History | Working beside pit ponies | Mike Scanlon

Tireless: Two Hunter Valley coal miners with a typical, hard-working pit horse.          Picture: University of Newcastle Cultural Collections
Tireless: Two Hunter Valley coal miners with a typical, hard-working pit horse. Picture: University of Newcastle Cultural Collections

PIT ponies were once the backbone of Hunter Valley underground mines.

Now long gone, the hard-working equines were slowly replaced after mechanisation came into pits from the early 1950s.

And now, Pit Pony Park in Waratah Street, Kahibah, honours the significant role they played in our mining history.

For the so-called ‘pit ponies’ (horses, really) were more than mere beasts of burden.

A close bond developed between most miners who worked with them, as the horses were often regarded more human than animal.

Cheap to transport items, the pit ponies were usually intelligent creatures. Some were mischievous, some were cranky, while others were just easygoing plodders.

All had names, which were sometimes very apt, as in Rex (for a regal bearing), Joker (for pranks pulled) and Nipper, because he liked to bite miners.

In the peak years of the 1930s, up to 70 horses worked underground each day at Belmont’s former John Darling Colliery. Its last horse was sold in February 1969.

The horses could last up to 22 years in harness, although often they were sold after about 15 years service. If crippled underground, the animals had a quick merciful end, being shot on site to avoid prolonged suffering.

Many more died in freak incidents, like fire or flood.

In faraway Lithgow, the newest tourist attraction is a sound and light show called Fire in the Mine, which includes the tragic story of how an underground fire took the lives of 27 horses in 1953.

The Hunter also had its share of similar tragedies.

For example, 22 pit horses drowned at the Aberdare Extended mine in 1949. 

Then there’s the famous story of Sharpo, the sole survivor of the Hamilton Pit (beneath Glebe Hill) Disaster of June 1889 when 11 miners were entombed. Twelve days after the mine collapse, a pit pony called Sharpo was found alive. For three days, the animal became a celebrity. He was a symbol of hope for the miners’ anxious families, before he refused food and died.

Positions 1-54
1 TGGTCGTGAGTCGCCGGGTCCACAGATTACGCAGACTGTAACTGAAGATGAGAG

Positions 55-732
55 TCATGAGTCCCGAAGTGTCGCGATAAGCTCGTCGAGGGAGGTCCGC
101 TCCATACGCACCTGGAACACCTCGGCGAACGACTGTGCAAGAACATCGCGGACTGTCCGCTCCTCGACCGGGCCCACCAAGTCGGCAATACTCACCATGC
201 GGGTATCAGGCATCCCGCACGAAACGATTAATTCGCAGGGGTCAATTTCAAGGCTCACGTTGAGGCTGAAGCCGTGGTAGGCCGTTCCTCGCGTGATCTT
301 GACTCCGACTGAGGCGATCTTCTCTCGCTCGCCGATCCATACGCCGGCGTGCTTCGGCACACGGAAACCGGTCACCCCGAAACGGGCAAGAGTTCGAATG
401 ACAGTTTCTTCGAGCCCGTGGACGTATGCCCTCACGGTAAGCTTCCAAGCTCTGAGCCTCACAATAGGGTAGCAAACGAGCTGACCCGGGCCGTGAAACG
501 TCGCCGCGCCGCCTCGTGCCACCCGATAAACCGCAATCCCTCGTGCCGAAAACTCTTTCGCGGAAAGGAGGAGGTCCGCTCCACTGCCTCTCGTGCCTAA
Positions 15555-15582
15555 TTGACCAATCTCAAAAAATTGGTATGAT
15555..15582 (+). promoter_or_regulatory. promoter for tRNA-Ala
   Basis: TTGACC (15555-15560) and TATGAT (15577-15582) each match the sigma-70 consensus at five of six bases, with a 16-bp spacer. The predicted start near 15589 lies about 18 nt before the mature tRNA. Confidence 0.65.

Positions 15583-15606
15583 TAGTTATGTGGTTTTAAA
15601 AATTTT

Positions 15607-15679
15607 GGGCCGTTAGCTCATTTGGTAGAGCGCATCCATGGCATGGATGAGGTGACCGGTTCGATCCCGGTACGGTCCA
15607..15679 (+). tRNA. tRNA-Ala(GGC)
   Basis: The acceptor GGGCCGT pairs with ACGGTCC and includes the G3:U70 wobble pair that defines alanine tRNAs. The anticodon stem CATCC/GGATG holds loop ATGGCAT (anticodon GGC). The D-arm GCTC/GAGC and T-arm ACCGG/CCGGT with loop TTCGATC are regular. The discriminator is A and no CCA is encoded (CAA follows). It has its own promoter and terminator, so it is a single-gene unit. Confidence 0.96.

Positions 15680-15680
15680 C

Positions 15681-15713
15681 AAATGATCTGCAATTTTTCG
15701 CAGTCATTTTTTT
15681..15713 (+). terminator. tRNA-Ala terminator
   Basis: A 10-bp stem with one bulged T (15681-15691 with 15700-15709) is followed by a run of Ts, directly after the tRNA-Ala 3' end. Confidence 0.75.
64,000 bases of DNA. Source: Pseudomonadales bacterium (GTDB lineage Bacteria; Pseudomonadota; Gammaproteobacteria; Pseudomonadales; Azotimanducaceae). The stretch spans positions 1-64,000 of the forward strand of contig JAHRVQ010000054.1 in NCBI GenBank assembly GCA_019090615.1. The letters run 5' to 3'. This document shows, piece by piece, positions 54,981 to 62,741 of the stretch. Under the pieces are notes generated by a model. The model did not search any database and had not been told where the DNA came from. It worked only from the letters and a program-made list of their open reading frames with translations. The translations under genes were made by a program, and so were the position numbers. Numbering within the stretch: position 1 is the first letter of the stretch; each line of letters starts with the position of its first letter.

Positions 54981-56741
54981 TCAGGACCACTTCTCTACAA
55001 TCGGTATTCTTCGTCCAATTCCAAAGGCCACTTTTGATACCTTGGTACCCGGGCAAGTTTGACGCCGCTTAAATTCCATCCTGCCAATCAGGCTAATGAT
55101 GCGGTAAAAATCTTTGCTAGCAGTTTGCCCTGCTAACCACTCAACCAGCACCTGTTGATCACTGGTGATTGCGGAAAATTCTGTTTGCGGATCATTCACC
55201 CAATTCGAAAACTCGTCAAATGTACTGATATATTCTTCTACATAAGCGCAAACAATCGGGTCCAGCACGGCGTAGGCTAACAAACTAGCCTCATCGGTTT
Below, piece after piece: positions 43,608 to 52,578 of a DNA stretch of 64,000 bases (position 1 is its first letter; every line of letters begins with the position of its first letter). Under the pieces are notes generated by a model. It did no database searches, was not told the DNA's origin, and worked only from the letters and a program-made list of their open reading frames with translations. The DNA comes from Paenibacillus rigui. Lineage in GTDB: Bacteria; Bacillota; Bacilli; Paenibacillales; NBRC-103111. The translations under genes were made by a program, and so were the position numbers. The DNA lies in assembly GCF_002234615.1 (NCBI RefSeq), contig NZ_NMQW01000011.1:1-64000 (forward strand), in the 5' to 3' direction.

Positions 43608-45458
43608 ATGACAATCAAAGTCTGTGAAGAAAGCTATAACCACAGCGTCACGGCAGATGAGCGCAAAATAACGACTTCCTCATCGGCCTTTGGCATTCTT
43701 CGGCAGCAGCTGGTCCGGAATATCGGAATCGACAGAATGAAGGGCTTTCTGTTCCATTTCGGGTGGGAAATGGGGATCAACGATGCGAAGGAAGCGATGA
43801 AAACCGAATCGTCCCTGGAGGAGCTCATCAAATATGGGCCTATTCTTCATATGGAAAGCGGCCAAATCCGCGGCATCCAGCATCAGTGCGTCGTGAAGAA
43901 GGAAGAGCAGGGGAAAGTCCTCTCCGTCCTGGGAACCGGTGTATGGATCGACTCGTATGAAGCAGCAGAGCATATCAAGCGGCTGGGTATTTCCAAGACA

But let’s hear from two Hunter mineworkers who actually remember working underground with the faithful equines.

Former miner Bill Hitchcock, of Dudley, is one. His long mining career at Belmont’s John Darling (JD) Colliery began by working with pit ponies in 1944.

“I was a kid, only 16 years old. My horse was ‘Roma’, pulling empties (coal skips) around for the underground loco for two years,” Hitchock, 89, said.

“Our horses only worked the Borehole coal seam. By comparison, the shallower Victoria Seam 600ft (182m) was mechanised.

“The Borehole Seam, roughly 900ft (274.3m) down, was our deepest seam, very hot and tough.

“The blokes were stripped off to dig, wearing only helmet, socks, belt and a loincloth sort of thing.

“Somehow, Borehole dust was also different, clinging to you like a second skin.

“Each horse had a different personality. At crib (lunch time), horses might try to nudge open your crib-can and eat your lunch,” Hitchcock chuckled.

“Sadly, one time I heard a horse had played up in the cage and knocked off the safety catch during an ascent, falling to its death down the shaft.